See, from her perspective, she was cleaning her room, which her younger sister should have been doing as well. And since the older one did what she was supposed to do, she deserved the bathroom first. 
But for the adults in the conversation, her reason wasn’t expressed that way. Instead it came off as seeming to have nothing to do with the question that was proposed to her. “Why are you going in there,” was the question. “Because I was cleaning my room was the answer.” One did not seem to go with the other.

And this is where we come to our passage today, to an un-seemingly out of place story about Herod and John the Baptist. So if you have your Bibles, were going to be in the Gospel of Mark chapter 6 starting in verse 14. But before we get into Mark chapter 6 verse 14, let’s bring ourselves up to speed.

So we’re returning to our Gospel of Mark where we left off from last summer. Because this will become our summer routine. Every summer will go through a book of the Bible. When the winter starts, will go back to topical preaching, and when summer comes around, we’ll return to the book again, until we finish. Once we finish a book, we’ll start a new one.
We have already worked through 5 chapters in the book of Mark, and the first 13 verses of the 6th chapter. At this rate it will take us three to four summers to finish.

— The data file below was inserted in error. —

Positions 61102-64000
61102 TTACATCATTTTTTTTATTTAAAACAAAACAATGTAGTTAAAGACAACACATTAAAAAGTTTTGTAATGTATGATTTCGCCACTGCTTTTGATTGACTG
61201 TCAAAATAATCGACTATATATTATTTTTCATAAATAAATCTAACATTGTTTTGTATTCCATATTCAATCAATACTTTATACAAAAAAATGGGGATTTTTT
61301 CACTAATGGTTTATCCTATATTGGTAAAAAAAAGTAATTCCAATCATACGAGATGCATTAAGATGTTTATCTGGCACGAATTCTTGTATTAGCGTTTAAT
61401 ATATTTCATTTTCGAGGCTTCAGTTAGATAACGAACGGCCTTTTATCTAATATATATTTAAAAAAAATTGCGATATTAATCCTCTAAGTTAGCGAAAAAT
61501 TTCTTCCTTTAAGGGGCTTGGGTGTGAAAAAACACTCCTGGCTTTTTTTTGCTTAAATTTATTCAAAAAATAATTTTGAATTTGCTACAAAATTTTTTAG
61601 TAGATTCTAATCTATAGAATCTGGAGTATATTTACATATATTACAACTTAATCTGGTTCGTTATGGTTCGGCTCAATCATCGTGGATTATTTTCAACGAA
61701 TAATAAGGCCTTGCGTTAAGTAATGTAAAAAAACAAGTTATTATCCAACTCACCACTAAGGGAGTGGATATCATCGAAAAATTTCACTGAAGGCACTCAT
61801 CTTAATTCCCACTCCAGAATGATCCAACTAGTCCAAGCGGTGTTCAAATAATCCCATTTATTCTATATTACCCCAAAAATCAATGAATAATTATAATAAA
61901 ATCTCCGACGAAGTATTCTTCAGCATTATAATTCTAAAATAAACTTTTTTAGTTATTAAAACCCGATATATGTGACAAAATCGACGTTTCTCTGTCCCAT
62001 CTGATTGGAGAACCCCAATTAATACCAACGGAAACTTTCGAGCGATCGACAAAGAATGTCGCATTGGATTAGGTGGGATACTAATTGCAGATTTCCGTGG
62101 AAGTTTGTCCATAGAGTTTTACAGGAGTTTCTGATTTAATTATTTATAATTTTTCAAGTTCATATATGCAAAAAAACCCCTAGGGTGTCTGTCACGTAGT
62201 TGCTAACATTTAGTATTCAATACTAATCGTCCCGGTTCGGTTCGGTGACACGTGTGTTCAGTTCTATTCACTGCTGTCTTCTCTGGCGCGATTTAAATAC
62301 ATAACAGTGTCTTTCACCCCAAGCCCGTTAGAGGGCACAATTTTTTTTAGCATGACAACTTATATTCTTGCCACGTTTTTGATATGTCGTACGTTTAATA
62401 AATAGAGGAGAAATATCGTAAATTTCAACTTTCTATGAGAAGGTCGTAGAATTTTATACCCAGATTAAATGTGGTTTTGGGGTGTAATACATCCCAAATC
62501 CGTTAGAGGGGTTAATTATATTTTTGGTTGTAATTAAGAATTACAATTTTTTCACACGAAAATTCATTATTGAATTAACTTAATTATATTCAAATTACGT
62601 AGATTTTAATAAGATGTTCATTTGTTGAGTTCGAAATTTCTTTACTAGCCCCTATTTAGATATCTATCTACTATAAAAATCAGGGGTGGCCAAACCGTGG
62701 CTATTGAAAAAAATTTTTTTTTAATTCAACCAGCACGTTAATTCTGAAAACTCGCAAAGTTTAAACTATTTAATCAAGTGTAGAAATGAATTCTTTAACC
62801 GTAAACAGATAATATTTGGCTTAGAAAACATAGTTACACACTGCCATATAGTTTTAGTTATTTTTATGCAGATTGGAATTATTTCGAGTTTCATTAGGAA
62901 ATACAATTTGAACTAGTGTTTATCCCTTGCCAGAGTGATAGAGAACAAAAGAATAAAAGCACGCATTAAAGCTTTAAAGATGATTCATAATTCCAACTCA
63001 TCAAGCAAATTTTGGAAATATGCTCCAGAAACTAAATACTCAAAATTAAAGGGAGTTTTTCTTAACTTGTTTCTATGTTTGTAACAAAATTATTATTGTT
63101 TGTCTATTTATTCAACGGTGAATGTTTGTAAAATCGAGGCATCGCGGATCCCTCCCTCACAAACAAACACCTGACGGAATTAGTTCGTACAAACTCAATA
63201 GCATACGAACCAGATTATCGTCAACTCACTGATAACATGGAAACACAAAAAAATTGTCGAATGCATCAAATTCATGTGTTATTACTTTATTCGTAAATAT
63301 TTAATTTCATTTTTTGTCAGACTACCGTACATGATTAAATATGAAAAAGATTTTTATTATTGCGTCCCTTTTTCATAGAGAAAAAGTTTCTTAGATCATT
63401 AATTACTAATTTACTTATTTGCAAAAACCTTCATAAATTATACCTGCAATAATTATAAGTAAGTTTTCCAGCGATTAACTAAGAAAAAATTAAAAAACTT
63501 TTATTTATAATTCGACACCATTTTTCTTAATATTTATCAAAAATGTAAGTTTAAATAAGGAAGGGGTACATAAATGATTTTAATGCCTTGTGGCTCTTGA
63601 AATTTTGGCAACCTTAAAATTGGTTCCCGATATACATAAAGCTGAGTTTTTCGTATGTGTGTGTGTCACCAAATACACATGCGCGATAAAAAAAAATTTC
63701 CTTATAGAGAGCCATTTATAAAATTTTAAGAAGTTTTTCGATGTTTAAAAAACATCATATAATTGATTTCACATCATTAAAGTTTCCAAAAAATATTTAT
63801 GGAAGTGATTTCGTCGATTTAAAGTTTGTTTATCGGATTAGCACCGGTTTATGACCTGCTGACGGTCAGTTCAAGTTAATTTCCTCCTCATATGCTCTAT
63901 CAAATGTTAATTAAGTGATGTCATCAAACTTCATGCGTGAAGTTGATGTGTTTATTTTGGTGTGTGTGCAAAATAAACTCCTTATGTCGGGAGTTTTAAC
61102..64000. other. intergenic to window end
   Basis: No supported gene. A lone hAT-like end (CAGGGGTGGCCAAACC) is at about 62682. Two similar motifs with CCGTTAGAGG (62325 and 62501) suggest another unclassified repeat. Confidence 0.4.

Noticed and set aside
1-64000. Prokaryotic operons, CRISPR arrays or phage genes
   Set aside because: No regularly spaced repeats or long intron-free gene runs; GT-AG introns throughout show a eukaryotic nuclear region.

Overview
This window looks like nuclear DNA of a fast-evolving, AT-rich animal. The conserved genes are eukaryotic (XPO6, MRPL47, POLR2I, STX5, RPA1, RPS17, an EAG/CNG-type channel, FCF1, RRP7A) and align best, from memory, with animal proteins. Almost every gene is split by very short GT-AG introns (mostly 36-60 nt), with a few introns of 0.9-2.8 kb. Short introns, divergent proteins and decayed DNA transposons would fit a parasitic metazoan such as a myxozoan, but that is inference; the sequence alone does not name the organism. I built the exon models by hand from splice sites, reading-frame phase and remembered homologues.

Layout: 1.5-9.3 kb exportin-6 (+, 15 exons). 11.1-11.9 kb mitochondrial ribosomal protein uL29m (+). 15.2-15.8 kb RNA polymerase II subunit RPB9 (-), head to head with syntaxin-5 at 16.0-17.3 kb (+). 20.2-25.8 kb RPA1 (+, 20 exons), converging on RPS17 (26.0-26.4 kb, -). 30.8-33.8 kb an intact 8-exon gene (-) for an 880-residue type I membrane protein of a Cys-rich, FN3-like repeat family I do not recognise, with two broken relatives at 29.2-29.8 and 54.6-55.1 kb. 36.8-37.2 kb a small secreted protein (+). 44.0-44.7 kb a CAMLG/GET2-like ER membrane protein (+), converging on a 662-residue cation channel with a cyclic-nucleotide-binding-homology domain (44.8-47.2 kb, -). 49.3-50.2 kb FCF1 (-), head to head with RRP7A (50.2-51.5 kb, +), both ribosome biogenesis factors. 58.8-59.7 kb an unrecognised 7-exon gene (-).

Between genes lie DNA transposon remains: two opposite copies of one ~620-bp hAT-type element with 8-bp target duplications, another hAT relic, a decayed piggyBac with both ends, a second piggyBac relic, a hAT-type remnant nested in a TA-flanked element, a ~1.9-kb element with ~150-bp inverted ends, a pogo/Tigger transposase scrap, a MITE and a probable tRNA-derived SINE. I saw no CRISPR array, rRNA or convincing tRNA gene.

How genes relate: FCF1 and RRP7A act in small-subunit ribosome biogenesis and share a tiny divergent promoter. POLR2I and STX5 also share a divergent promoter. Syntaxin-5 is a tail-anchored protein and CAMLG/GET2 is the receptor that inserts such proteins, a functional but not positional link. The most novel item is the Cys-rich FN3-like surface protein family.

But as we return to the book of Mark chapter 6 verse 14, let’s bring us up to speed. From what we have gone through already, Mark gives us two phases of Jesus’ ministry in these first several chapters. The first phase was Jesus establishing himself as an itinerant preacher. Going from town to town preaching and teaching about the Kingdom of God coming. But not only was he preaching, he was gathering specific disciples to follow him. As a teacher, Jesus had confronted the established religious leaders of his day, the Pharisees, speaking with an authority that none of the people had ever heard. But Jesus didn’t only have authority over the words he spoke, but he was healing people from everyday diseases, to things such as paralysis and leprosy. This Jesus had authority of the physical realm. And it didn’t stop there; on top of these physical healings, Jesus was casting out demons that had possessed people’s bodies. This Jesus was unlike anyone the people had seem. His words had authority, his authority extended to the physical world, and not only to the physical realm, but his authority was also over the the spiritual realm as well.